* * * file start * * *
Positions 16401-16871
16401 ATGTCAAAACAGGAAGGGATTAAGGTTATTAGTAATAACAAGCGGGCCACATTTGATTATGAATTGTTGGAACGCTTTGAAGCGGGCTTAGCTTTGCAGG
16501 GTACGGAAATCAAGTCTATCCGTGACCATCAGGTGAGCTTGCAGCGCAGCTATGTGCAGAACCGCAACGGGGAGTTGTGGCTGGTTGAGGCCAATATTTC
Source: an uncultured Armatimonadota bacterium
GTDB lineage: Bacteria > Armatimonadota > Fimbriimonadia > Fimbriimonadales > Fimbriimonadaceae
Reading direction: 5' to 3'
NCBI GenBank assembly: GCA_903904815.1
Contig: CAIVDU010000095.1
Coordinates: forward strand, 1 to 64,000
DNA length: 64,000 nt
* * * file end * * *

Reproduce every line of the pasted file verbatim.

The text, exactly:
Positions 16401-16871
16401 ATGTCAAAACAGGAAGGGATTAAGGTTATTAGTAATAACAAGCGGGCCACATTTGATTATGAATTGTTGGAACGCTTTGAAGCGGGCTTAGCTTTGCAGG
16501 GTACGGAAATCAAGTCTATCCGTGACCATCAGGTGAGCTTGCAGCGCAGCTATGTGCAGAACCGCAACGGGGAGTTGTGGCTGGTTGAGGCCAATATTTC
Source: an uncultured Armatimonadota bacterium
GTDB lineage: Bacteria > Armatimonadota > Fimbriimonadia > Fimbriimonadales > Fimbriimonadaceae
Reading direction: 5' to 3'
NCBI GenBank assembly: GCA_903904815.1
Contig: CAIVDU010000095.1
Coordinates: forward strand, 1 to 64,000
DNA length: 64,000 nt